The garden is full of beauty and food!

We’re approaching mid July and our garden is entering its phase of intense production. That means we’re canning, freezing and dehydrating to keep up with the bounty. Here are some pics you might enjoy.

Fava beans are highly nutritious, great fresh in soups, but these are destined to dry on the vine for winter use.

This is an Italian variety of zucchini, Costata Romanesco.  You can see it looks a bit different from the usual. We’re getting ready to try it in the kitchen for the first time!

The beautiful Savoy cabbage is a joy to behold and so easy to grow.

Eggplant in bloom!!

Yellow Finn potato blossoms. That means new potatoes are ready for the table! These have been planted in buckets with dirt. Gardeners tell me that the bucket will fill with big spuds and lots of them.

The potato patch. Some are planted directly in the soil and hilled up with dirt. Those on the left were placed in trenches and covered with straw only. I’m experimenting with several growing methods to see which yields best and produces the nicest potatoes.

What’s with the clothespin? It’s there to keep it dark inside. Want a peek?

Wow! Darkness keeps the cauliflower snowy white.

Sweet corn and safflower are lookin’ good. I think a gopher is pulling the soybeans underground. See the partial row in the front? That used to be full and there are no tracks on the surface. This happened to some potatoes last year in about the same spot.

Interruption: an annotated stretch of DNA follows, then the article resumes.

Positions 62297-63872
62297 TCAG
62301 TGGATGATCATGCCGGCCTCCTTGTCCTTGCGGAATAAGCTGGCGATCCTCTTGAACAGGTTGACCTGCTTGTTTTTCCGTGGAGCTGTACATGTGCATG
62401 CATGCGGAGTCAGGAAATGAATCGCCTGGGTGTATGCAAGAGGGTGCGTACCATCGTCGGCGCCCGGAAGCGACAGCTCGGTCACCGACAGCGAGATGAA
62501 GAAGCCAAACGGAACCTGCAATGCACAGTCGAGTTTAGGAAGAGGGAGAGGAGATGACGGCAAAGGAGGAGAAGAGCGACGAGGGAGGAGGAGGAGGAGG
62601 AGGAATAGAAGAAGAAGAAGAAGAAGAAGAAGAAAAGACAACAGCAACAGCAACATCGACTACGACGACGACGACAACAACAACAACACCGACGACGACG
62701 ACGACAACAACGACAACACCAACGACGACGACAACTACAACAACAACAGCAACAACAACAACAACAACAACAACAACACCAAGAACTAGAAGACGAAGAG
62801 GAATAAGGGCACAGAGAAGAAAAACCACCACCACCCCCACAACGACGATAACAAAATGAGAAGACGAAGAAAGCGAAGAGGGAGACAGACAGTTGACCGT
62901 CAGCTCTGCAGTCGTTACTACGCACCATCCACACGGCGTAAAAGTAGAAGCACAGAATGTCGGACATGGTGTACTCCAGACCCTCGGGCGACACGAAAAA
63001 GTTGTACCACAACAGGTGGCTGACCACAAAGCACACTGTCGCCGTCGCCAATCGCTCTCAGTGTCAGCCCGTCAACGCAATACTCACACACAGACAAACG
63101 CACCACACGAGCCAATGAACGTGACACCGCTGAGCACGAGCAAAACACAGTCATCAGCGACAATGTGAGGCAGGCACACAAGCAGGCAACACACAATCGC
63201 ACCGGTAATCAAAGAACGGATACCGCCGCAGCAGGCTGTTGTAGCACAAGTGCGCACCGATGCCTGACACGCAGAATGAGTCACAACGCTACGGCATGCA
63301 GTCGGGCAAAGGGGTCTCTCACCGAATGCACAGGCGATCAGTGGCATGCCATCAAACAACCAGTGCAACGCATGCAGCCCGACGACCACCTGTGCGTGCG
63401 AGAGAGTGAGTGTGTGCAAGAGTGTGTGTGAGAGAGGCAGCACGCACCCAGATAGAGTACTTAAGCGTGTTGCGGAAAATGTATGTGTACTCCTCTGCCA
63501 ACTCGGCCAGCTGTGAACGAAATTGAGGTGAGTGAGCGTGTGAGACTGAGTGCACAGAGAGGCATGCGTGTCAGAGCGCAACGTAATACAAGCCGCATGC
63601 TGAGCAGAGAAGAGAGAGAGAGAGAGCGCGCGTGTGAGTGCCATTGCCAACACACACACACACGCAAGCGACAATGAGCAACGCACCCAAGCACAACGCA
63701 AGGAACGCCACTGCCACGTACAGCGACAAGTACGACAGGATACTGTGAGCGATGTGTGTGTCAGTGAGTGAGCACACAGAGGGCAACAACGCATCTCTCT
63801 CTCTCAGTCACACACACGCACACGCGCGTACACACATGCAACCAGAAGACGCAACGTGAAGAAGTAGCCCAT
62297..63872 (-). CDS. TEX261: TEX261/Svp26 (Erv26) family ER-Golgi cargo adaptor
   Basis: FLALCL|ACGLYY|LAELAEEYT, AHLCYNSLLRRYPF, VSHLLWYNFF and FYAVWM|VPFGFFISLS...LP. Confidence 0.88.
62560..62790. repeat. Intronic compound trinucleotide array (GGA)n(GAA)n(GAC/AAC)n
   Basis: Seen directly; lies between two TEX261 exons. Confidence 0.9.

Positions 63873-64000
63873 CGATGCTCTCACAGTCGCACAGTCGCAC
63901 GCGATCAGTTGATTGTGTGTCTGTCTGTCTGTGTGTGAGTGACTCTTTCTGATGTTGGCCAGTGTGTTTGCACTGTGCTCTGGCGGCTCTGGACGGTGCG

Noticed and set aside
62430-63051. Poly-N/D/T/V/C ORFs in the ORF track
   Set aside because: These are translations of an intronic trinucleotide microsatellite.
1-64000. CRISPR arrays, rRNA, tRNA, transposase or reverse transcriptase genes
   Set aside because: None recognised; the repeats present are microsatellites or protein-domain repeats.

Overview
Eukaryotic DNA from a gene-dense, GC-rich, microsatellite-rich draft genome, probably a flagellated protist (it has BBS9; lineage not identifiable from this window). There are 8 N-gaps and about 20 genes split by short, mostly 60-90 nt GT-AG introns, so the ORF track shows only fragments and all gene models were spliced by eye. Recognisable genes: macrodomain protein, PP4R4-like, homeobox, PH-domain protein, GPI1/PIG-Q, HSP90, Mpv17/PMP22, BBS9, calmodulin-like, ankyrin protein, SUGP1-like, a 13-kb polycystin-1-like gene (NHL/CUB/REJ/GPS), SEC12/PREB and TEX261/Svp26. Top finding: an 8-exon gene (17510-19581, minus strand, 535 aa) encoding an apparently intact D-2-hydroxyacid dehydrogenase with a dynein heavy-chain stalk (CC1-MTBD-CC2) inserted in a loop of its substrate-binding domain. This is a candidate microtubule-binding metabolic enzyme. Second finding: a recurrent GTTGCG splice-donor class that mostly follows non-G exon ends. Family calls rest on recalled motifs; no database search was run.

Squash are in bloom, too, and some little ones starting out. This is a heritage variety brought out west over 100 yrs. ago from Tennessee to  Whitman County. A friend from Elberton has given me some seeds.

We’ve been enjoying carrots for several weeks now. Raised beds allow for early spring planting since the ground doesn’t need any preparation. It’s so easy! We have to keep ours in a cage, tho, because of deer. They love carrots…

Beets and parsnips.

We’re in our second planting of several crops such as lettuces, spinach and pak choy.

Natives:  Rocky Mountain Penstemon and Fireweed

My favorite rosebush.

It’s good to be home a lot. To spend time loving and caring for one’s surroundings provides a direct link to the feeling of days well spent, life well lived. It is calming and cultivates one’s connection to the earth and all that lives. We need to nurture our earth and live in ways that make it possible.

3 Responses so far »

  1. 1

    emma said,

    Absolutely beautiful….

  2. 2

    Paula said,

    Whoever your photograhper is should be hired by some renowned food magazine(s). In fact all the photos are incredible..who possesses such talent? Your garden looks great! We have harvested cabbage, onions, garlic, zucchini and tons of raspberries so far. Cucs are starting to emerge and the tomatoes are abundant. Happy belated birthday to Jan on 7/9/10..yes I do remember and never forget such important dates!!!

    • 3

      Jan said,

      Thanks! I’m the photographer! Sounds like your garden is ahead of ours. I haven’t harvested any garlic yet because I don’t know how to tell when it’s ready..?

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